Postgraduate Module Descriptor
LAWM117: The Law of International Organisations
This module descriptor refers to the 2017/8 academic year.
|Term(s) and duration|
This module ran during term 1 (10 weeks)
Dr Julia Schmidt (Convenor)
|Available via distance learning|
International organisations vary greatly in membership, size and tasks but they are becoming more prominent and powerful actors in international law. They increasingly take on traditional state functions. International organisations have the potential to contribute to the UN’s system of collective security by engaging in crisis management activities, including a variety of peaceful and coercive measures. At the same time, the autonomy claims put forward by some international organisations challenge the current international legal system.
The main focus of the module The Law of International Organisations will be put on the United Nations (UN) and on the European Union (EU), but other regional organisations that carry out a security mandate, such as NATO and the African Union (AU), will also be addressed. Besides becoming familiar with the legal framework guiding international organisations, you will also be introduced to concepts of regional security, security governance and changing perceptions of threat relations which shape the way we approach international organisations today in international law and in international relations.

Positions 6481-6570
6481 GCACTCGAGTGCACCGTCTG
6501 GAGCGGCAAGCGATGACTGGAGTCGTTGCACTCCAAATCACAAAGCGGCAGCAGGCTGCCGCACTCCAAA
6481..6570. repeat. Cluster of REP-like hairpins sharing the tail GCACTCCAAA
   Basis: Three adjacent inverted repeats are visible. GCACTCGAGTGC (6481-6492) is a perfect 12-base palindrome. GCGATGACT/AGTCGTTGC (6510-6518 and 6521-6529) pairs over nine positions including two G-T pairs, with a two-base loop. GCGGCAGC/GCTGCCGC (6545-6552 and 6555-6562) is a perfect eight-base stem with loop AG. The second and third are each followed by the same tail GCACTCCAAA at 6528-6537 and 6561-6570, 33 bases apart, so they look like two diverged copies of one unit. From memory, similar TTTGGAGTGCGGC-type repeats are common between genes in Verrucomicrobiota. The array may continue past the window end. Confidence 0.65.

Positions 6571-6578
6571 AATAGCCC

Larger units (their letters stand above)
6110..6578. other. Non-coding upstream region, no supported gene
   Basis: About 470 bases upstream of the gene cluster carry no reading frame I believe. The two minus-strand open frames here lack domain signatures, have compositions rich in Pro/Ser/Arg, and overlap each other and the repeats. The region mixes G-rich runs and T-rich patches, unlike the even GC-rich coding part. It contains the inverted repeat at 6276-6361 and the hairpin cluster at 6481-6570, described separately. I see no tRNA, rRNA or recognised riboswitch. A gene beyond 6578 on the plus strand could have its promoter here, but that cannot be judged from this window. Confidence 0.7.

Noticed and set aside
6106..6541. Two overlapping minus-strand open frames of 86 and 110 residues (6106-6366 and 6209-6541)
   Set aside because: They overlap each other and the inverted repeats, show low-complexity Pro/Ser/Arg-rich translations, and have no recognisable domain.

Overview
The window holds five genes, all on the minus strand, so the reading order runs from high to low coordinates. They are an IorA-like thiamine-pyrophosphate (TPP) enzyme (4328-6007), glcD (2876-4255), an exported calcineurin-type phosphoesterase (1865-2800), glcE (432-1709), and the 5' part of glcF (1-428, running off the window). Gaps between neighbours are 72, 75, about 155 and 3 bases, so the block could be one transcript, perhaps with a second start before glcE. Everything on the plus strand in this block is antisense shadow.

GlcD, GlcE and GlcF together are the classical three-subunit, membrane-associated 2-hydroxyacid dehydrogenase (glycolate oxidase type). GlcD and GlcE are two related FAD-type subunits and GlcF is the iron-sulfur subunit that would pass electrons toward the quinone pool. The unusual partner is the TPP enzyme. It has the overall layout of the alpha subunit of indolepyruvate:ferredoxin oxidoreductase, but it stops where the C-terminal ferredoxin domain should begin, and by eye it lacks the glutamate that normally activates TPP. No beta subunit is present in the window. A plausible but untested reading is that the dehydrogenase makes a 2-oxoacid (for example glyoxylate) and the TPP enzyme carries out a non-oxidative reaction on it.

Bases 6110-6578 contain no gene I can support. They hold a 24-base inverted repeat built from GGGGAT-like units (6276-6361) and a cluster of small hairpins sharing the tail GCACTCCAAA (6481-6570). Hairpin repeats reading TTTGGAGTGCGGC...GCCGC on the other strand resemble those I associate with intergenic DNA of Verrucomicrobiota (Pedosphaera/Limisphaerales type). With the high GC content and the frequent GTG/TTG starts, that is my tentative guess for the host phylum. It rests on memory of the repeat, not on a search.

Prior exposure to public international law is recommended, but is not absolutely essential for the study of this module. If you have not studied public international law in the past you are advised to undertake additional introductory reading and will be offered specific guidance.
Please note that students enrolled on this module are expected to participate in a simulation exercise as part of their formative assessment. Students who are enrolled on less than four modules qualifying for the LLM pathway in International Law, Conflict and Security may have to contribute up to 9 hours of their guided independent study time towards their participation in the simulation.